As it turns out, the guy in charge of making the beer, Brewmeister Smith (Max von Sydow—yes, Max von Sydow) has been working on a plan to take over the world by adding a drug to the beer that, when quaffed, will transform its drinkers into docile consumers whose minds can be controlled via certain audio tones. Having discovered this plot, Smith and Pam’s idiotic Uncle Claude (Paul Dooley) murdered Elsinore. Unable to convince Pam to sign away her controlling interest in the brewery, they plot to dispose of her as well before they can unleash their dangerous brew at Oktoberfest, using the new interlopers, who have been given jobs by Pam and who have inadvertently come into possession of a floppy disk containing proof of Elsinore’s murder as the fall guys. This leads to their arrest and commitment to the Institute for the Mentally Insane, under the “care” of Smith himself, until they are set free and bumble their way into saving the day, with the help of their extremely thirsty wonder dog Hosehead.
Co-directed by Moranis and Thomas (who also co-wrote the script with Steve De Jarnatt, who would go on to create the cult favorite Miracle Mile), Strange Brew is a supremely silly movie but, unlike those aforementioned SNL films, it proves to be a surprisingly smart one as well. The narrative may seem ramshackle but it is based on solid underpinnings—in case some of the names and plot developments mentioned above did not trigger anything in your mind, the basic story is essentially a loose riff on no less a property than William Shakespeare’s Hamlet, with the McKenzie brothers serving as the cheerfully addled equivalents to Rosencrantz & Guildenstern. The film also benefits from the decision to cast the usually serious-minded von Sydow as the evil Brewmeister—although his part is just as ridiculous as the rest, he correctly approaches the role with as much seriousness as he can muster throughout and he makes the part even funnier than it probably would have been if it had been filled with a more overtly comedic actor.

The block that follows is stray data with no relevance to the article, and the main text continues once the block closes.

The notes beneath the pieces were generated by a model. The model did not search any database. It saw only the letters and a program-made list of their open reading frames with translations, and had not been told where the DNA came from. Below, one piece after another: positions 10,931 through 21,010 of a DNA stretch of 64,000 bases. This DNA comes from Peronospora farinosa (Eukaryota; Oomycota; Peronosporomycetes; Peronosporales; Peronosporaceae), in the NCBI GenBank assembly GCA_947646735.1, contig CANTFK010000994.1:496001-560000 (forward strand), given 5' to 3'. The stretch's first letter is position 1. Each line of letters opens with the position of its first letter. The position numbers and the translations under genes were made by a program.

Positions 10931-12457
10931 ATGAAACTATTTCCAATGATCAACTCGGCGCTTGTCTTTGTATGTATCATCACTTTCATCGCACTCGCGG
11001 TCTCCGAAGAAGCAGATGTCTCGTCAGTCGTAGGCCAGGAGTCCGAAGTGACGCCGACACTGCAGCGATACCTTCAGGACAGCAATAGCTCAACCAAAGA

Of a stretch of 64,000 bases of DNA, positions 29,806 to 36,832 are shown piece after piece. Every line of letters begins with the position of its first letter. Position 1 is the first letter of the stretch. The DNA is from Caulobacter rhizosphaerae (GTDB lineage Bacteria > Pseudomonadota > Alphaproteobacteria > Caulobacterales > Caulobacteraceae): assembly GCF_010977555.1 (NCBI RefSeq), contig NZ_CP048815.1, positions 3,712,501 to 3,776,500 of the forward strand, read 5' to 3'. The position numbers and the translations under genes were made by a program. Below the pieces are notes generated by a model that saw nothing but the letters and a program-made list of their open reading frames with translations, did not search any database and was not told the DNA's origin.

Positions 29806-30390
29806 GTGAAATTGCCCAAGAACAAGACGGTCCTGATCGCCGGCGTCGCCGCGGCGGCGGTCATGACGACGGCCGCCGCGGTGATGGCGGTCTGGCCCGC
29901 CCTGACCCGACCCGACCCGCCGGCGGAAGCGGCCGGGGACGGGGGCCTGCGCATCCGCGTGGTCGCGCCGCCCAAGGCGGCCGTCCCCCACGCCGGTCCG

As filmmakers, Moranis and Thomas aren’t exactly reinventing the wheel, but they manage to give the proceedings the kind of loose, improvisatory feel that made the original SCTV skits so winning. Their on-camera byplay is also a thing of joy to watch as well: even though they were meant to represent Canadian culture at its clunkiest, they prove to be a winning team. My guess is that neither Moranis nor Thomas would rate these particular characters especially high among those they have created and played over the years but they prove to be so endearing that it is no wonder that these are the ones that captured the fancy of the public the most.
When Strange Brew came out at the tail end of the summer of 1983, it was a modest box-office success and quickly developed a cult following. There’s no shortage of knockabout comedies starring goofy guys doing silly things but unlike a lot of those films, this one relies more on cleverness and wit over sheer outrageousness. Even the jokes that rely on gross-out humor (most notably when Bob is forced to drink an entire vat of beer that swells him to Mr. Creosote dimensions before he saves the day by recycling it to put out a fire) are handled with a sense of tact and decorum that is a rarity these days. While Strange Brew may not quite be a classic—at least in the sense that SCTV was a classic—it is still a real beauty, eh?